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We’re all thankful for our UV light-cured gels. But do you know the science behind the curing process?
by Jim McConnell
UV lights are simple when we begin to understand how the lamp works in combination with the gel. UV light comes in a few different flavors. These flavors are known as wavelengths. Most gels cure well in wavelengths of 340 to 380 nanometers (nm). Within a given wavelength of UV light, there is a variance of UV light intensity. The intensity is dependant upon the wattage of the bulb (i.e., from 4 watts to 9 watts there will be an increase in intensity just as there’s a difference between a 25-watt bulb and a 75-watt bulb) and the number of bulbs in the lamp. The more bulbs a lamp has, the more UV intensity the lamp will emit. The fourth and final aspect of a lamp’s ability to cure a gel is how far the bulbs are from the fingernails. The farther the bulbs are away from the gel, the slower the gel will cure. If the bulbs are too far away, the gel may not even cure at all.
All these factors have a significant effect on the curing of UV gels because manufacturers use chemicals called photoinitiators in their gels. The photoinitiators react when exposed to various wavelengths of UV light. Some photoinitiators react upon exposure to 340 nm of light while others will not react. Some photoinitiators react when exposed to 365 nm of UV light. Some photoinitiators are more reactive than others at a certain wavelength.
When the photoinitiator is exposed to the proper UV light wavelength and intensity, it gives off a particle called a free radical. The free radical will initiate a polymerization reaction with the resins in the gel system. This polymerization reaction gives off heat (the burning sensation). This is called an exothermic reaction (“exo” means to give off, and “thermic” means heat). Some companies have said the burning sensation is friction between the molecules. This is not true. The exothermic reaction can be controlled by slowing down the reaction. The best method to slow down the reaction is to keep the fingernails farther from the lamp to begin the curing cycle; usually just in front of the lamp is sufficient.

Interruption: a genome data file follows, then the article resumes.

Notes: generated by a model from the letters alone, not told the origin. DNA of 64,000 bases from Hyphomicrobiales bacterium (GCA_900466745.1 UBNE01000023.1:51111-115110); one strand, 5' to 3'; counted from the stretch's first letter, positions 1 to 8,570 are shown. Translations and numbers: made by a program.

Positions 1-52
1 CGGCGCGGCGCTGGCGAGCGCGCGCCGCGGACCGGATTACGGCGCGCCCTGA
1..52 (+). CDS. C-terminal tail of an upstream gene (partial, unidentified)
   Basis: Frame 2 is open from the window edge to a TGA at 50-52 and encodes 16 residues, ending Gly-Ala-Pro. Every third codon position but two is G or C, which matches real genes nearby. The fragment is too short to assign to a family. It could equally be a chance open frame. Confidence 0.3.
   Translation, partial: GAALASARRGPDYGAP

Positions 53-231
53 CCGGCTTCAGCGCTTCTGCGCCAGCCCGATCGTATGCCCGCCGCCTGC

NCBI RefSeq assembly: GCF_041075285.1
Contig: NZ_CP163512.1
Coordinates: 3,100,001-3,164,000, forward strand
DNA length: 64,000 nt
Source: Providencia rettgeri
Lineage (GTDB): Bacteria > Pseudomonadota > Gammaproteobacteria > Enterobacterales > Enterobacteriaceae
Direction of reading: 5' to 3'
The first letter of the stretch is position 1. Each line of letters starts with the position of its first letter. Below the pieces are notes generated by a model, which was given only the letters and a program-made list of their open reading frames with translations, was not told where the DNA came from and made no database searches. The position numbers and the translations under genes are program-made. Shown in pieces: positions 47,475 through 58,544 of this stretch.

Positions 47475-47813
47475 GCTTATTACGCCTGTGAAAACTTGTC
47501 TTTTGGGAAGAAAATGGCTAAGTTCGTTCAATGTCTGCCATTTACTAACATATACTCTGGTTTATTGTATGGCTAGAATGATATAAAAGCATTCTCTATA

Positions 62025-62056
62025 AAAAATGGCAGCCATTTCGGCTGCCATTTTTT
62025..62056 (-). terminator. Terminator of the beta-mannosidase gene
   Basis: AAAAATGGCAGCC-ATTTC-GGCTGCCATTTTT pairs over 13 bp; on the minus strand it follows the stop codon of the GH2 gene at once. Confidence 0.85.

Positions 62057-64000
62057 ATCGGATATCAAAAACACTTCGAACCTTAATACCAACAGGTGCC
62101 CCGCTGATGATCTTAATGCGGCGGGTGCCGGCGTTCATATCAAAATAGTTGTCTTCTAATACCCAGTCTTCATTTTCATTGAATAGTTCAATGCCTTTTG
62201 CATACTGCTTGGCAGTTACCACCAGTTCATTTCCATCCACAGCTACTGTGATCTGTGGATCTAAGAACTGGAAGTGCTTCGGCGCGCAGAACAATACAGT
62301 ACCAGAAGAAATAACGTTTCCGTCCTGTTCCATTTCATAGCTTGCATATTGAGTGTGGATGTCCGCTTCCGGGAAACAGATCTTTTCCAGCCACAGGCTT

As the curing cycle progresses, the fingernails are placed inside the lamp. I tell the nail technician to move the fingers progressively closer to the lamp every 15 seconds. Acrylics cure with a free radical reaction as well; the reaction is initiated when the peroxide in the powder is exposed to the reactive monomer in the liquid. The peroxide starts the polymerization reaction in the liquid to form the polymerized plastic. Both systems create plastics, but they use different materials and polymerization technology to do it.
When nail technicians use UV light to cure gel products, it is important to remember that the nail manufacturer knows what UV light intensity is required to cure the gel. So, if a gel manufacturer says that its gel requires two 4-watt bulbs to cure the gel, this will be sufficient. However, if a manufacturer has determined that its gel cures best in a 9-watt lamp that contains four bulbs, do not attempt to cure the gel in a 4-watt lamp. The gel will become a solid plastic, but the resulting plastic will not be as hard or as durable as it would be if cured in the 9-watt lamp. This information is important because the nail technician should know that all UV lamps are not equal and will not perform the same. It is also important to realize that not all UV bulbs are the same and it is advisable to buy the best bulb for your gel.
Jim McConnell, B.A. Chemistry, University of Oregon, President of McConnell Labs, manufacturers of Light Elegance Nail Products. A formulating chemist of UV cured systems for 12 years in the beauty industry. Jim is a contributing author for Milady’s Standard Nail Technology as well as articles in many manicuring trade magazines.